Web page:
This is a partial transcript from "Hannity & Colmes", April 8, 2004, that has been edited for clarity.
SEAN HANNITY, CO-HOST: When Republican Trent Lott (search) praised the career of his colleague, Senator Strom Thurmond (search), former segregationis, Lott took a beating and was forced to step down as Senate majority leader.
(BEGIN VIDEO CLIP)
SEN. CHRIS DODD (D), CONNECTICUT: Robert C. Byrd in my view, Mr. President, would have been right at anytime. You would have been right at the founding of this country. You would have been in the leadership of crafting this Constitution. You would have been right during the great conflict of civil war in this nation.
(END VIDEO CLIP)
HANNITY: So Trent Lott got demoted for his remarks. Well, what should happen to Senator Dodd? Should he also pay a price?
Joining us now, "Newsday" columnist Ellis Henican and Roy Innis, national chairman of the Congress of Racial Equality. Good to see you both.
Roy, let me begin with you, my friend.
Here it is -- By the way, Chris Dodd said at the time when the Trent Lott controversy went on, he said, "If Tom Daschle or another Democratic leader were to have made similar statements, the reaction would have been swift. I don't think several hours would have gone by without there being an almost unanimous call for the leader to step aside."
What do you think?
ROY INNIS, CONGRESS OF RACIAL EQUALITY: He was wrong then; he's wrong now. He was a hypocrite then; he's a hypocrite now.
HANNITY: Senator Dodd?
INNIS: Yes, Senator Dodd. I mean, Dodd was the one that called for the scalp of Trent Lott. How can he, in good faith, look in the mirror and do what he did?
HANNITY: I agree.
You know, Ellis, look, it doesn't really matter to me, even, what you think about Senator Lott or what he said about Strom Thurmond. It was at an event; it was off the cuff. It was to praise him.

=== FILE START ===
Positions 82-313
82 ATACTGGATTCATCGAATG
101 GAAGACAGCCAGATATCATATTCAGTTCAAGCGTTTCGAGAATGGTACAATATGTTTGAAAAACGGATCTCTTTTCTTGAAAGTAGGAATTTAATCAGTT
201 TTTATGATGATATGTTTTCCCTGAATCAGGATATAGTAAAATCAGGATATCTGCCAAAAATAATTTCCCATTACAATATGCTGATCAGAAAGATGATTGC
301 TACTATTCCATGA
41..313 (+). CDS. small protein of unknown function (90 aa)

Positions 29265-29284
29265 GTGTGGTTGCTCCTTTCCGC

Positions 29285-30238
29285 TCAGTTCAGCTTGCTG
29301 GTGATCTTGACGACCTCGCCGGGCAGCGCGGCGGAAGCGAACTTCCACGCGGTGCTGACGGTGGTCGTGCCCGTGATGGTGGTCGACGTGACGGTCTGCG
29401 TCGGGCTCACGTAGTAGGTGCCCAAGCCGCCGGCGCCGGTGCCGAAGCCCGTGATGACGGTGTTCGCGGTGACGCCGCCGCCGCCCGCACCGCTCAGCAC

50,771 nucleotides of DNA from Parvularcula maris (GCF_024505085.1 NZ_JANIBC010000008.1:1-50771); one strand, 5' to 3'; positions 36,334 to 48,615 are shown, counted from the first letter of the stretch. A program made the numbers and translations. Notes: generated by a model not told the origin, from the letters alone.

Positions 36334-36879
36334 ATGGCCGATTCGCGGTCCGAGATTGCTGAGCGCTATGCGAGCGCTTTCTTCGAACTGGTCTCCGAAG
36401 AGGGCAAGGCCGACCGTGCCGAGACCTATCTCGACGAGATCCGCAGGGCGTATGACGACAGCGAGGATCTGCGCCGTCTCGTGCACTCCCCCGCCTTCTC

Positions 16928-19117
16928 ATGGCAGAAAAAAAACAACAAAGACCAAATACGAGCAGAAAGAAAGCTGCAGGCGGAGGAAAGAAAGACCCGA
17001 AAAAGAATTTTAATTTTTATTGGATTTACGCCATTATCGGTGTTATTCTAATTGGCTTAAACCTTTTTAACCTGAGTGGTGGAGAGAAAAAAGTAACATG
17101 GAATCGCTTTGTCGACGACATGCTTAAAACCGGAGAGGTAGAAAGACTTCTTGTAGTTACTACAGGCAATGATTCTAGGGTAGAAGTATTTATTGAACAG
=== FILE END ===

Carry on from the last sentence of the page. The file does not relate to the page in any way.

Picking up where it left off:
I know Senator Lott. I know Senator Lott doesn't have a racist bone in his body, period. I don't care what anybody says, because I know the man.
I don't believe Senator Dodd is a racist. I don't. I really don't. It's the hypocrisy issue. It's how nobody's been talking about it. It's the double standard that is enough to make me sick in Dodd's case, and the things that he said about Senator Lott.
ELLIS HENICAN, "NEWSDAY": Well, Sean, I don't believe it's a hypocrisy issue at all.
I say nice things about you all the time, and I disagree with about half of the things you believe. The two are not connected.
There is no reason to think, and I don't think even you believe this, that Chris Dodd was somehow embracing the things that Robert Byrd believed 50 years ago.
HANNITY: I know. I think he's a hypocrite.
HENICAN: He didn't believe that. So what's the problem?
ALAN COLMES,CO-HOST: He was talking about an entire career. He was talking about it, as opposed to one incident.
Let me just tell you something. It was when Strom Thurmond ran for president as a Dixiecrat and then Lott said he should -- By the way, I defended Trent Lott and did not think he should have lost his leadership position. I'm on record as having felt that way.
But he was talking about a specific moment in time when he ran as a Dixiecrat for president.
INNIS: Well, let's talk about Bobby Byrd, the Klu Klux Klan member.
COLMES: Let's talk about that.
INNIS: Let's talk him after the period that Trent Lott -- that Thurmond ran for president. In 1964, he was part of the leadership of an 18-hour filibuster...
COLMES: Yes, yes.
INNIS: ... against the Civil Rights Bill of 1964...
INNIS: ... which changed America.
COLMES: Let me show you what he said on "Fox News Sunday" a few years ago about how he's many times renounced and denounced his previous positions.